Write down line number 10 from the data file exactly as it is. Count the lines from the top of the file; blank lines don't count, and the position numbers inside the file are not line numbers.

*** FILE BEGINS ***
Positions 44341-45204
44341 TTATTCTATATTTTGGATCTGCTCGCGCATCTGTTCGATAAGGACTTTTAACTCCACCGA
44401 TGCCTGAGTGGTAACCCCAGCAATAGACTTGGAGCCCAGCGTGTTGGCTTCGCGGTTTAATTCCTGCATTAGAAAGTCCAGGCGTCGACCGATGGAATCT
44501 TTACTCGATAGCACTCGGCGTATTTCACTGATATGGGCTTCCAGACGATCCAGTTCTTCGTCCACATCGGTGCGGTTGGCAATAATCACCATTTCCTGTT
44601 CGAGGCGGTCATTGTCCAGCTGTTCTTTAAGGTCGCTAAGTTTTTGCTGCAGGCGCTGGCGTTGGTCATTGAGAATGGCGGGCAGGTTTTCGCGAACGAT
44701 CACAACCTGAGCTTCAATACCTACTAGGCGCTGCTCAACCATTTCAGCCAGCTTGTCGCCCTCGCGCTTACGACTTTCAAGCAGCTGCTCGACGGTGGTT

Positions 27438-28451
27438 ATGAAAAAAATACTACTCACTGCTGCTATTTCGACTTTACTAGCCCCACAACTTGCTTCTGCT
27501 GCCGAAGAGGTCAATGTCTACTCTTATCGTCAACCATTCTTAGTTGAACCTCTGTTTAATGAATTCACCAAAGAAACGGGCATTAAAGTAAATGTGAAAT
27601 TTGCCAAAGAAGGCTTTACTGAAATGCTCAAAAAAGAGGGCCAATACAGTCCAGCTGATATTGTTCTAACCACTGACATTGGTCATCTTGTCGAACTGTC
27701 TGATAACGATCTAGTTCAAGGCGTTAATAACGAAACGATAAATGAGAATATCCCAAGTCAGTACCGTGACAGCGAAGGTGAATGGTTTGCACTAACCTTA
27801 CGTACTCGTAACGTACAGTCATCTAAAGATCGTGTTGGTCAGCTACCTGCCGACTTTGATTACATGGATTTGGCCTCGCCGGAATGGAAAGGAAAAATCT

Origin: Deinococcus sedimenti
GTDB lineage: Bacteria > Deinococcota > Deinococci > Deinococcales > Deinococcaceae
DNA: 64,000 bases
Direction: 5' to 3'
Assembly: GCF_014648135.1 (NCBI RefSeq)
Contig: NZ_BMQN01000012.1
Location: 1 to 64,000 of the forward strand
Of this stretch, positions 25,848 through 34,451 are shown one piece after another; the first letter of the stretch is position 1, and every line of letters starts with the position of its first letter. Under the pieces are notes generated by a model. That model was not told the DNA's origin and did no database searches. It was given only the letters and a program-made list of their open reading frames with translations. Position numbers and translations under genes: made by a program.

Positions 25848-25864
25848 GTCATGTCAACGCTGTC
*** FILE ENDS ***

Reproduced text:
27601 TTGCCAAAGAAGGCTTTACTGAAATGCTCAAAAAAGAGGGCCAATACAGTCCAGCTGATATTGTTCTAACCACTGACATTGGTCATCTTGTCGAACTGTC